Wednesday, October 24, 2012
This directory contains names and addresses of many of those I consider "originals," those of us who attended all 12-years of their public schooling together. In these pages are future members of EHHS classes 1960 - 1964, as well as Poly class of 1959.
Didn't count the names beyond one page; estimate about 500 - 550 kids listed. Six grades would suggest about 40, or so per class, with each grade divided into 2 separate classes. MJH would open the next year, in 1953. Until this year, MJH classes were held on the second floor of this c.1936 building.
These are the second grade classes of the 1963 Highlanders who are listed in this directory.
Sunday, October 21, 2012
Friday, October 19, 2012
We've seen this picture published in magazines, books, and elsewhere all our lives. Bet you've never seen one this large and clear. I haven't .... good Lord ! And they got bigger after this one !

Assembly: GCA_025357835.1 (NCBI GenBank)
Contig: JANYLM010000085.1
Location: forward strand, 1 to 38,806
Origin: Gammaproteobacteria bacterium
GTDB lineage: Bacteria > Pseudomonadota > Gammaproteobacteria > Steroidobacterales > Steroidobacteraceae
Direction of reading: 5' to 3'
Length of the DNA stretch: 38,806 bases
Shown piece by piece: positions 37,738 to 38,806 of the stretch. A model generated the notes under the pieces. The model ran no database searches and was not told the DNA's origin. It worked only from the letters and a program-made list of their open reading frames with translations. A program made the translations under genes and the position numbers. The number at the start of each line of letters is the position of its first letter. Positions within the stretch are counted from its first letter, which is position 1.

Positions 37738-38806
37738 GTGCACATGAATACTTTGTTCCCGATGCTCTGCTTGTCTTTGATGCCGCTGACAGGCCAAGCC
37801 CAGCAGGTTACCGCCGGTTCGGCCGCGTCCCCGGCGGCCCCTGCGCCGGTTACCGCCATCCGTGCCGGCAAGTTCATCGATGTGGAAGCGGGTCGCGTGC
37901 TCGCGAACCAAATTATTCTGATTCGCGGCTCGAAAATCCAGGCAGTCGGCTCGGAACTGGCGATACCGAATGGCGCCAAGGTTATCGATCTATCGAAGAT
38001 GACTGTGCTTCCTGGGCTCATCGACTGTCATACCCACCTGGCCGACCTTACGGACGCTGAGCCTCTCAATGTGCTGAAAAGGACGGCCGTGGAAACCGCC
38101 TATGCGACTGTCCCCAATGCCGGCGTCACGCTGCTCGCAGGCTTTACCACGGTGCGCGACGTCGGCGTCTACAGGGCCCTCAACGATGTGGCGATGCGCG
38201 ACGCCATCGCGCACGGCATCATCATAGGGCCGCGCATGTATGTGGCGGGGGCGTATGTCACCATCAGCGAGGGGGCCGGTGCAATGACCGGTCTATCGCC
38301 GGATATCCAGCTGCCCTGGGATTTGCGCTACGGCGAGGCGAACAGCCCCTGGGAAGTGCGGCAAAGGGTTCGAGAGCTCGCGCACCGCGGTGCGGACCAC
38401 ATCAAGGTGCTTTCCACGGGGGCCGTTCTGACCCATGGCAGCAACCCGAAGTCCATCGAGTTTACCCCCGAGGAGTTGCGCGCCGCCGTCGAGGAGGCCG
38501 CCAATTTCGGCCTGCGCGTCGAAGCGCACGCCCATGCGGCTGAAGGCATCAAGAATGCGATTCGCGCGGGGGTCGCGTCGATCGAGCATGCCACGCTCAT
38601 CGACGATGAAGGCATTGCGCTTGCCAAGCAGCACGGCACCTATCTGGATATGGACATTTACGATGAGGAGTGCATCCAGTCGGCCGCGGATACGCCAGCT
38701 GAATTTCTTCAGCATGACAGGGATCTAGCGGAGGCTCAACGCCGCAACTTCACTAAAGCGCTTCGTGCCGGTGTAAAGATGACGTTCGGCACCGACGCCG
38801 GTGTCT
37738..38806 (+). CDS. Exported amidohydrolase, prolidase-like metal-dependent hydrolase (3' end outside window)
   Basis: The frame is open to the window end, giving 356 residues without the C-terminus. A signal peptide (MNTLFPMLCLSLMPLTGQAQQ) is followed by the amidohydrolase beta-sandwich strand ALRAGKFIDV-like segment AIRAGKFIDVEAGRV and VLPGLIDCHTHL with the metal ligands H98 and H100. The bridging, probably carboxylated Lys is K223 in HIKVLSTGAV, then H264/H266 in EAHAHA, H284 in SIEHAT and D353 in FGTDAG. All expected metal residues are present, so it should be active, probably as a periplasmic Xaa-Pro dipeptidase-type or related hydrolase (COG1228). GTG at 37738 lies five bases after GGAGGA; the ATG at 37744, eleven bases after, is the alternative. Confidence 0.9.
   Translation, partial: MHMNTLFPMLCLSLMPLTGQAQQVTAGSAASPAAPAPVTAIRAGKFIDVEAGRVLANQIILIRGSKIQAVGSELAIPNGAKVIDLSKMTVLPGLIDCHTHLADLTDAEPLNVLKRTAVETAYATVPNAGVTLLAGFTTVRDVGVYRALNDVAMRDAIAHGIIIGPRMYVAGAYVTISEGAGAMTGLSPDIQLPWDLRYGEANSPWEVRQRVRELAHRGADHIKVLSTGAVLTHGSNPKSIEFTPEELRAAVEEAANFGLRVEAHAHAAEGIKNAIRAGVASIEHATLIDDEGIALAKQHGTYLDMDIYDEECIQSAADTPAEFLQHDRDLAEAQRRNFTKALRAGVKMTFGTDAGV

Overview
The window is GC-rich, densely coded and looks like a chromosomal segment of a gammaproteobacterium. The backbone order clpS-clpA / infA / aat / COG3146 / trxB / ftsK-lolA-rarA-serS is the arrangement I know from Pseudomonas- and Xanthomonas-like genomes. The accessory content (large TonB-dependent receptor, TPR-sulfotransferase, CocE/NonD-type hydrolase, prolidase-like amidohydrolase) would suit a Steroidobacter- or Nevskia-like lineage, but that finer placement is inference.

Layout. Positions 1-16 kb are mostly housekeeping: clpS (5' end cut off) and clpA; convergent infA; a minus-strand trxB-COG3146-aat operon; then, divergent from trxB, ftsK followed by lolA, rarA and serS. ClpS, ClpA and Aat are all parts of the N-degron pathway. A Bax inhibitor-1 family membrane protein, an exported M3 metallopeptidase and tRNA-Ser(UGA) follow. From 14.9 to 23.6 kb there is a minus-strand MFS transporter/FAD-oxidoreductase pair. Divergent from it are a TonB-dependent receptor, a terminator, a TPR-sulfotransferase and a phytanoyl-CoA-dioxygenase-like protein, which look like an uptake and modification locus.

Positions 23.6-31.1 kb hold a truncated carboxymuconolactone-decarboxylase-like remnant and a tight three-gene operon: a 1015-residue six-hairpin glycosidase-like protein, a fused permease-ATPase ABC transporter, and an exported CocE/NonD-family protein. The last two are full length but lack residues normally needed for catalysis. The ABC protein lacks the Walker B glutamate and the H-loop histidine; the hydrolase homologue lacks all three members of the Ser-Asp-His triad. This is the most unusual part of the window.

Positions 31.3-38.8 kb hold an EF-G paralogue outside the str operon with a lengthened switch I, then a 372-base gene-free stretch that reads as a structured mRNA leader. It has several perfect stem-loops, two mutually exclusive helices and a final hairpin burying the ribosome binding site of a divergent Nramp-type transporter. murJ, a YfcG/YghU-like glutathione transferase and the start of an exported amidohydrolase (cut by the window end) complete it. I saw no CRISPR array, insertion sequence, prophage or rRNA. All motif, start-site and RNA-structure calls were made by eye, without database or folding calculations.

These bombs have been sitting in our cupboard over 66-years...wonder if those desperadoes in north Africa have a clue? Pretty sure Saddam didn't.
Take a close look, it's a big file. There are 2 large ships in the foreground; both of them, I think are Battleships, perhaps 800' long. Four obsolete battlewaggons were assigned to this duty that day.
Our national concern over the nuclear threat probably originated shortly after WWII when the Hiroshima and Nagasaki bombs were detonated. Almost immediately after WWII ended, we were engaged in the Cold War with Russia that first manifested itself with the Berlin Blockade. Russia detonated its first bomb in August 1949. Not sure when all the schools in the USA started their air raid drills, but I recall jumping under my desk in the 1st grade near Wright Patterson AFB, 1951-52. Don't recall we did it after that when I started school in Texas. It looked about like this...not sure it would have done much good:
Monday, October 15, 2012
Elsewhere in the blog I’ve shared some words describing the nature of AAF service in the Eighth Air Force based in England. The video clips that follow are a program broadcast by NBC in 1983. It is one of the finest descriptions of the aerial war over Europe I’ve seen.